Friday, October 04, 2013

Too Much of a Good Thing?

The quilting world seems to be enamored with quilts that are covered in free motion quilting. As I’m learning to free motion quilt, I can see the appeal – up to a point. A heavily quilted area will make a less quilted area pop. The effect can be quite stunning.

Partially quilted wall hanging
This is what I did with my paper pieced wall hanging. Originally, I lightly quilted the border and some of the design elements. The star and the area surrounding it were only stitched-in-the-ditch. After seeing that “popping” effect on quilts at the Philadelphia quilt show, I went back and stippled the blue area surrounding the star. What a difference this makes (the pictures, unfortunately, don't do it justice).

In this case, and because it’s a wall hanging, some background free motion quilting makes a lot of sense. What I’m not convinced of is doing this much quilting on a quilt that is made to be cuddled, such as a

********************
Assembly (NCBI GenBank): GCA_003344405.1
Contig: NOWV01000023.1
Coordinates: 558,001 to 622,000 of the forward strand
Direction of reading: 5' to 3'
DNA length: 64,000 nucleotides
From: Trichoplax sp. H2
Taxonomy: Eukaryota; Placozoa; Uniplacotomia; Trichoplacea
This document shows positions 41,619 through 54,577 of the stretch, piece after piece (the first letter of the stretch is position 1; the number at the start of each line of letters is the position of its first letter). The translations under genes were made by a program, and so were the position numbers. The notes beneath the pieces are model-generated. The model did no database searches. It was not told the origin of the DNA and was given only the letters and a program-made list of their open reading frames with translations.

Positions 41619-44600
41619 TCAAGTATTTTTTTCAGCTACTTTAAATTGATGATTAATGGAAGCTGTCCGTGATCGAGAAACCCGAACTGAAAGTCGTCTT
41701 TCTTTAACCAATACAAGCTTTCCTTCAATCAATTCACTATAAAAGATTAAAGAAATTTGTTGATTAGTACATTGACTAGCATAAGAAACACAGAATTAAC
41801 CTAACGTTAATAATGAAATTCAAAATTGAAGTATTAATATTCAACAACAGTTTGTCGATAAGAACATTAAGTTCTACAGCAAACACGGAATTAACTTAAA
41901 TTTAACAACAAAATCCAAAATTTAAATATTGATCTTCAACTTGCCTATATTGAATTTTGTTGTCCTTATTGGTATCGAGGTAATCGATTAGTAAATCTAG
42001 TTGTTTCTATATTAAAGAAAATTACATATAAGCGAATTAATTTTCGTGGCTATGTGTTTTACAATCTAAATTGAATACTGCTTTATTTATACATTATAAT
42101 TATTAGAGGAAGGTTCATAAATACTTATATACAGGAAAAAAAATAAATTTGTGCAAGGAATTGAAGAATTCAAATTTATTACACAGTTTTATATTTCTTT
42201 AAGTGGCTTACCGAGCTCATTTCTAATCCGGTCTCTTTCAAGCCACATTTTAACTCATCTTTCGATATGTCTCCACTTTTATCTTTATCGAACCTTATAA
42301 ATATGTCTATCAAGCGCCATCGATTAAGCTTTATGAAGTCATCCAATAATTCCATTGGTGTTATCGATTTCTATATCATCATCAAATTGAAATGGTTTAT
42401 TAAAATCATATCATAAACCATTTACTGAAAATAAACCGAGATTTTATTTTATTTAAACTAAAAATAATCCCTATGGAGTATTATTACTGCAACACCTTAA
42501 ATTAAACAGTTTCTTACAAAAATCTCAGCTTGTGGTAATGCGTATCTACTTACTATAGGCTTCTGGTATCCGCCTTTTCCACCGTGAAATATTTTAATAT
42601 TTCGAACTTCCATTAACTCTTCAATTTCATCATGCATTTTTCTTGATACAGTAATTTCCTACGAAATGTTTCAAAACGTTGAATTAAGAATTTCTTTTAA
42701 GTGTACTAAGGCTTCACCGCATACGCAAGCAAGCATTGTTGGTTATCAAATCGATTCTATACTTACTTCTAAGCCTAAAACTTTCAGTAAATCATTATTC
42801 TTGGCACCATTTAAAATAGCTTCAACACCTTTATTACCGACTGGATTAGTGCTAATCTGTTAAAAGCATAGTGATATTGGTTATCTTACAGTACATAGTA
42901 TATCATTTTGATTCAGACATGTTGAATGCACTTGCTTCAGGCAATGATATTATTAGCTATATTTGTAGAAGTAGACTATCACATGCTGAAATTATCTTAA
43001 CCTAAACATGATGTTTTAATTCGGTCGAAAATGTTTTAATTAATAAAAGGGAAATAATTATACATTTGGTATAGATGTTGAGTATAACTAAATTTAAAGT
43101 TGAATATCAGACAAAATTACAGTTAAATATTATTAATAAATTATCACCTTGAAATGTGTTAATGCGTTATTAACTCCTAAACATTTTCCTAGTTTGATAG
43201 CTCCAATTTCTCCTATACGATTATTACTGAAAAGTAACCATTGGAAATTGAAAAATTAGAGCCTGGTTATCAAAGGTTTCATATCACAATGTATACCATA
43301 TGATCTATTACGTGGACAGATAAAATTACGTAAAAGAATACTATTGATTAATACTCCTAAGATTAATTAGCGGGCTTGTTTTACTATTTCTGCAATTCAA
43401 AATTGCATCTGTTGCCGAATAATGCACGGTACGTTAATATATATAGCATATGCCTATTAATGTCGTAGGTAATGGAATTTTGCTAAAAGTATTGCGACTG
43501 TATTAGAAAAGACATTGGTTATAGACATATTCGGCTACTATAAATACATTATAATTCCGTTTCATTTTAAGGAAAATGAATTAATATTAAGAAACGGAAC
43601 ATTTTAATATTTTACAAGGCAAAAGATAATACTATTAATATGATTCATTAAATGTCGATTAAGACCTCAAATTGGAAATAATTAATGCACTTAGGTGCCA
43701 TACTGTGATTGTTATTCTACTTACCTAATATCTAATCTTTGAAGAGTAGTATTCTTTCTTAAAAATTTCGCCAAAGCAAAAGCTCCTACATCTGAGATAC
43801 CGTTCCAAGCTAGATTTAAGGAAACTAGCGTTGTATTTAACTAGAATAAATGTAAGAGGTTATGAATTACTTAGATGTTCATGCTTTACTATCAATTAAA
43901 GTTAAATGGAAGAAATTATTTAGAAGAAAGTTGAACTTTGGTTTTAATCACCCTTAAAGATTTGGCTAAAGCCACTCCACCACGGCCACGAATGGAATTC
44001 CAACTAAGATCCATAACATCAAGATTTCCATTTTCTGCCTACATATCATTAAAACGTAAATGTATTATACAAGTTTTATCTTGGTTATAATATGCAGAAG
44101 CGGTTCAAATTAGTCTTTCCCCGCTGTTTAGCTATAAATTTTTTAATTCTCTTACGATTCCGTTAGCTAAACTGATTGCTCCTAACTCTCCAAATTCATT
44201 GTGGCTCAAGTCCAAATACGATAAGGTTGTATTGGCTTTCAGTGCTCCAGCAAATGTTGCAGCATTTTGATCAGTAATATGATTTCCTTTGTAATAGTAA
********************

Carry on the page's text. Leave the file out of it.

Finished Sunflower Fun Wall Hanging
throw or bed cover.

A few years ago, I took a machine quilting course. To practice, I decided that I would machine quilt one of the cuddle quilts that I was making. Our guild gives these to the local hospital for premature newborn babies to help keep them warm and to brighten up the room. So, on I went to quilt the cuddle quilt with a few different motifs I had learned. It wasn't quilted densely, but more than just stitch-in-the-ditch. That practice quilt was so stiff that even Boots, my brother’s dog, wouldn't sleep on it!  I’m sure that some of that stiffness can be reduced by using different batting, but I've decided that I’ll keep practicing my free motion quilting on wall hangings and table runners and keep my quilts cuddly!

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